Jewish Nightlife: A Midterm Collaborative Examination

Jewish Nightlife
Midterm Examination
Wednesday, October 29, 2014

For our midterm examination, we will combine a traditional collaborative Jewish learning format (chavruta) with the use of collaborative digital tools. (Take that, #digitalhumanities!).

1. TEAMS: Form teams of 2, to work in “chavruta style” (as discussed in class and posted on the course blog)

2. METHODS: Each team must create one multi-media flash card for each of the 3 topics (choose one in each group, so that at the end you will have produced a total of 3 flash cards), using the Google Apps available to UC Berkeley students via the bConnected suite)

Cultural Identity & Cultural History (multi-dimensional notions of time, space, and language)
– Sephardic
– Ashkenazi
– Jews in the Lands of Islam

Ritual and material culture (ritual performances, texts, objects)
– Simchat Torah
– Prayer Book (Siddur)
piyyut
– quasi-Hazzan

Music & Sound (in their relationships to cultural identity and to ritual)
– “chant” (Psalmody and Biblical reading)
– “tune”
– para-liturgical

3. CONTENT: Each card must include the following elements:

  1. Two short paragraphs representing different (possibly conflicting) points of view on each of the topics selected
  2. A visual element
  3. A sound (or video) element
  4. Source citations (no specific style requested) for each of the elements above

4. COLLABORATION: Each team must share its flash cards with the instructor (spagnoloacht[at]berkeley.edu)

A Piyyut and Its Publication History

Kol berue ma’ala umatah (“All creatures above and below” [in Heaven and on Earth])
Bakkashah with acrostic “shelomoh” (Solomon)
Attributed to Solomon ibn Gabirol (Malaga-Valencia, 11th centurty CE)
On bakkashot see Idelsohn p. 157

Publication history (selection) based on Davidson’s Thesaurus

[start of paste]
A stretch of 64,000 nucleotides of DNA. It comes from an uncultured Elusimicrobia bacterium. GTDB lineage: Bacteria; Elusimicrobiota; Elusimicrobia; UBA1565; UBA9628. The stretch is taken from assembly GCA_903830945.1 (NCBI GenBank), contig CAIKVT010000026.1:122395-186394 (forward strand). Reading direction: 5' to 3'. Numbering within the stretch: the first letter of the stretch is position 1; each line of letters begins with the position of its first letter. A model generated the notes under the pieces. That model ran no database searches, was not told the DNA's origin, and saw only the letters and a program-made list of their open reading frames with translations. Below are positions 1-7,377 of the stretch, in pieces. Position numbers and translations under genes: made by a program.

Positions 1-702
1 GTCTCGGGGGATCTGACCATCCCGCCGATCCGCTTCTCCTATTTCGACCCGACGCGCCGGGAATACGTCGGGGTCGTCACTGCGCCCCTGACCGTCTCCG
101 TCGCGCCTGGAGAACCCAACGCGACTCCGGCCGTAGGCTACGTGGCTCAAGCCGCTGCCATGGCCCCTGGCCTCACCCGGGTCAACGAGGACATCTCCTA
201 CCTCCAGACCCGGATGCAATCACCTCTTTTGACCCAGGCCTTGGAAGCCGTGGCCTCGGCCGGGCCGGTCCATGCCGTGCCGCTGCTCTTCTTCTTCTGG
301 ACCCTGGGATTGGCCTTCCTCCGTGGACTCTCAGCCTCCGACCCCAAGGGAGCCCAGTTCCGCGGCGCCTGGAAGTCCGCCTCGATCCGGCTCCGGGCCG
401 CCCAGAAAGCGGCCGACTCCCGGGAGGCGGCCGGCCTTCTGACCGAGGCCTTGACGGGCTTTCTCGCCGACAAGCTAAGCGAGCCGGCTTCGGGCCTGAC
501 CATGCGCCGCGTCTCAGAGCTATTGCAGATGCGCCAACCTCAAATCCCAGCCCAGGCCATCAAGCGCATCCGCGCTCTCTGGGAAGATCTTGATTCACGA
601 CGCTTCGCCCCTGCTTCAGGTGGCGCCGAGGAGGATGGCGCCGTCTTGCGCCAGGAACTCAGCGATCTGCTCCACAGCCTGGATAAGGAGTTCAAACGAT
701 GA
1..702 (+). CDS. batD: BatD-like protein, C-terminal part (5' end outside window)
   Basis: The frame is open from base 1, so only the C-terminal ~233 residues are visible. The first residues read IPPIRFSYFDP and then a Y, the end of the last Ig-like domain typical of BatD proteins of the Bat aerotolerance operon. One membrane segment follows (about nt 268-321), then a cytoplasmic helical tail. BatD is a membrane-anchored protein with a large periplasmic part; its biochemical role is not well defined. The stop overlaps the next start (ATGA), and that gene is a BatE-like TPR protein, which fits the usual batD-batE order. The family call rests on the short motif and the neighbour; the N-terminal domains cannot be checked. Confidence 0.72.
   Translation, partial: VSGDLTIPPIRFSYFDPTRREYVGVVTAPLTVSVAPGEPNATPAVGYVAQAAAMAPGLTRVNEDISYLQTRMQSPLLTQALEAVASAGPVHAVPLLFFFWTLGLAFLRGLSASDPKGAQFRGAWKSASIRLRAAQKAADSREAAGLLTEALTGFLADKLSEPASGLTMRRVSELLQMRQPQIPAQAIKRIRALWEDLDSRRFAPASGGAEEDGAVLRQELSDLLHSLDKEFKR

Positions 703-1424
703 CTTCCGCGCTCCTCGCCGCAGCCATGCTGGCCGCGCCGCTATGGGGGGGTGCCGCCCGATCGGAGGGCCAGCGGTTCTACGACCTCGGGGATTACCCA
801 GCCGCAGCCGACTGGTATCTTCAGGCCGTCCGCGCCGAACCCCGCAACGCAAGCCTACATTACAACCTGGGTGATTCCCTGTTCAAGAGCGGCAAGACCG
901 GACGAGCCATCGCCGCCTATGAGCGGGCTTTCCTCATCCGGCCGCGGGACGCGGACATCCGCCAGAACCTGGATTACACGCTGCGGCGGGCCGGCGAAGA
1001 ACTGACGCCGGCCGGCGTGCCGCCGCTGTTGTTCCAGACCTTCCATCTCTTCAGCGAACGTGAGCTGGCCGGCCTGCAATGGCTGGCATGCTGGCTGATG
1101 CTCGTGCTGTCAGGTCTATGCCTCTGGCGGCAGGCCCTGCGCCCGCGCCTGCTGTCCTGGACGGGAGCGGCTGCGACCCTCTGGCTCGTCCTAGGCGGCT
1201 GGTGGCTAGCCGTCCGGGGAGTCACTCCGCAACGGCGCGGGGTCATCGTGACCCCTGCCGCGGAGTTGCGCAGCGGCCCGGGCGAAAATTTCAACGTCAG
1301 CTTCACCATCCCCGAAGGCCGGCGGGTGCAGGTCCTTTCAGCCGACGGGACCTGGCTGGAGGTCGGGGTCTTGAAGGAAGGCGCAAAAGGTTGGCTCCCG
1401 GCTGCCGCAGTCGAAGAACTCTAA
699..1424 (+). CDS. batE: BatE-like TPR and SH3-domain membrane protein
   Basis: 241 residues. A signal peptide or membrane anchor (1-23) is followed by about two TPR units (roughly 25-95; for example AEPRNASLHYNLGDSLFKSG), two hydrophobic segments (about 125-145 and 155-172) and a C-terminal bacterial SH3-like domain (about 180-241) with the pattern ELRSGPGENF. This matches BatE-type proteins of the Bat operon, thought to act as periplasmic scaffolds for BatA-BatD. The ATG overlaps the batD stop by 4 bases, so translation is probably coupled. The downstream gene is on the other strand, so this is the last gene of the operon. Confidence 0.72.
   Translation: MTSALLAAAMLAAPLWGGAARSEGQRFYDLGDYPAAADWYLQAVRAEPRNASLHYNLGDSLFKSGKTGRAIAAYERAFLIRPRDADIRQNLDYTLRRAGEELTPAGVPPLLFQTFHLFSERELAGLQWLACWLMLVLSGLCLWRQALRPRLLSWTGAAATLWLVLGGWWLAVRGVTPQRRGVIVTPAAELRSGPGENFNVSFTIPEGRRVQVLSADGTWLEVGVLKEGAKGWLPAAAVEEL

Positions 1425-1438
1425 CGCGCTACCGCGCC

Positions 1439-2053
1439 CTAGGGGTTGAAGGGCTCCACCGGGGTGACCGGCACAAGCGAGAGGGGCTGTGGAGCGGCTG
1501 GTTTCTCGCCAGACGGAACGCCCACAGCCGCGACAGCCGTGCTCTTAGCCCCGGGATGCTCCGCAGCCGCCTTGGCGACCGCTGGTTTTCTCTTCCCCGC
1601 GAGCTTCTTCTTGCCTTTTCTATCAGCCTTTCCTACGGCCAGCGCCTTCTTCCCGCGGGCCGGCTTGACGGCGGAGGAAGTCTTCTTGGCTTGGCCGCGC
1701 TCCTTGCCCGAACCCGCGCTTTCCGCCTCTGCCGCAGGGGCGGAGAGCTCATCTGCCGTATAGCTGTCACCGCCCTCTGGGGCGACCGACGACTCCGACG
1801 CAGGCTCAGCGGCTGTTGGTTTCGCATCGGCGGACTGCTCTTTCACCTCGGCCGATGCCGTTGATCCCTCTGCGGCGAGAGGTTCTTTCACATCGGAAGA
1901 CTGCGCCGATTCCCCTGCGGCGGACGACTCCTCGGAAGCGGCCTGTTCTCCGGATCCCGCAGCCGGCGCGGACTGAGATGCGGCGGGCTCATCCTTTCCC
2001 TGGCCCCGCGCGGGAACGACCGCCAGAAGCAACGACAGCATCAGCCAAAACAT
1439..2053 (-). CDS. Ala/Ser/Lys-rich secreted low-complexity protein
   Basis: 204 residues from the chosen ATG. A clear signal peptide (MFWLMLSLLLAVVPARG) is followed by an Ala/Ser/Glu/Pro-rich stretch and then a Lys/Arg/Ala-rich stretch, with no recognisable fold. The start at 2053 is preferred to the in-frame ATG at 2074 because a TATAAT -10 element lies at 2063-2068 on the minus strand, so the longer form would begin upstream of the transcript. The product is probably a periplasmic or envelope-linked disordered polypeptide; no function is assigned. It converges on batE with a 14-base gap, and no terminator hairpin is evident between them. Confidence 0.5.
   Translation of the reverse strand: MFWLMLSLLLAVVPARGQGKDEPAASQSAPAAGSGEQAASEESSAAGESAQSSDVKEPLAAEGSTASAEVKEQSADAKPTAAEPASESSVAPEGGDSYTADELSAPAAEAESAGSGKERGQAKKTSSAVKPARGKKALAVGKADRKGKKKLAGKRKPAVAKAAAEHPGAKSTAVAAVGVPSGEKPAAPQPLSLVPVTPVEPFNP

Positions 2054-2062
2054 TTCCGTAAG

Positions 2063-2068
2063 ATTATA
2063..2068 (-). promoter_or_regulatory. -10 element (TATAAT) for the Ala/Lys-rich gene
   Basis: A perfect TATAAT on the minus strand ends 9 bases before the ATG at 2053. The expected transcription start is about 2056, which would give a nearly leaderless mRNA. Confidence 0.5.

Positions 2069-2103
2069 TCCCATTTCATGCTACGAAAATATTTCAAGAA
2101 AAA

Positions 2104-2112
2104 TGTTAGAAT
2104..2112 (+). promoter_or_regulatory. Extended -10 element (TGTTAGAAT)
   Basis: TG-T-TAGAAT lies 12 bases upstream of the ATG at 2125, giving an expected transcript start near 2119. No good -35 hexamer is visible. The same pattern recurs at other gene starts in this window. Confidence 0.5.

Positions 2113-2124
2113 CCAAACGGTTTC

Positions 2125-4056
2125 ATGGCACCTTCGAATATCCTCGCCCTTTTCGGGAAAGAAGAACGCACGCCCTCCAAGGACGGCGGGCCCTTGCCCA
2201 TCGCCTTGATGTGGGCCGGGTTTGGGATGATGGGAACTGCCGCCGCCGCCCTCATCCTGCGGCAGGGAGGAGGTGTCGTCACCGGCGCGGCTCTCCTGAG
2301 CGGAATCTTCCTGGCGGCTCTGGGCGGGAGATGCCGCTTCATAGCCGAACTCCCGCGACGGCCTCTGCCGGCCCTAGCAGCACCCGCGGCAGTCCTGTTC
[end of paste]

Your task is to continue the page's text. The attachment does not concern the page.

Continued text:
Otzar hatefilot, Vilnius 1914
Arba’h ta’aniyot, Constantinople 1780
Bet av, Livorno 1877
Bet habechirah, Livorno 1880
Bet ya’aqov, Tunis 1898
Bakkashot yerushalayim, Jerusalem 1913
Bakkashot rash”ad, Ms. Bodleian Library (Oxford)
Zavche shlemim, Constantinople 1728
Z”Y Izmir, Smirne 1766
Yigal, Jerusalem 1885
Yiztchaq yeranen, Jerusalem 1855
apa, Mezhirov (Ukraine) 1793
Liqute zvi hachadash, Warsaw 1879
M. Argil 1, Livorno 1878
M. Tunis 1, Livorno 1861
Machzor Elohei Ya’aqov, Jerusalem 1908
Meshat Binyamin, Jerusalem 1909 (Persian)
Mishmeret hachadash, Baghdad 1908
Sidur ya’avatz (Italy), Altona (Germany) 1731
Sidur tefilah, Mantua 1676

In class, we discussed how the publication history of a piyyut can be researched, and how it points to the following directions:

– Social history: impact of a liturgical poem on a given community, or on a network of communities across the global Jewish diaspora
– Intellectual history: the intellectual debates involved in the creation and diffusion of a piyyut, and the spiritual dimensions involved in its textual and musical meanings
– A “history of feelings” (in the nexus between text and music)

We discussed all of this around the fact that the class is learning and rehearsing the poem illustrated above.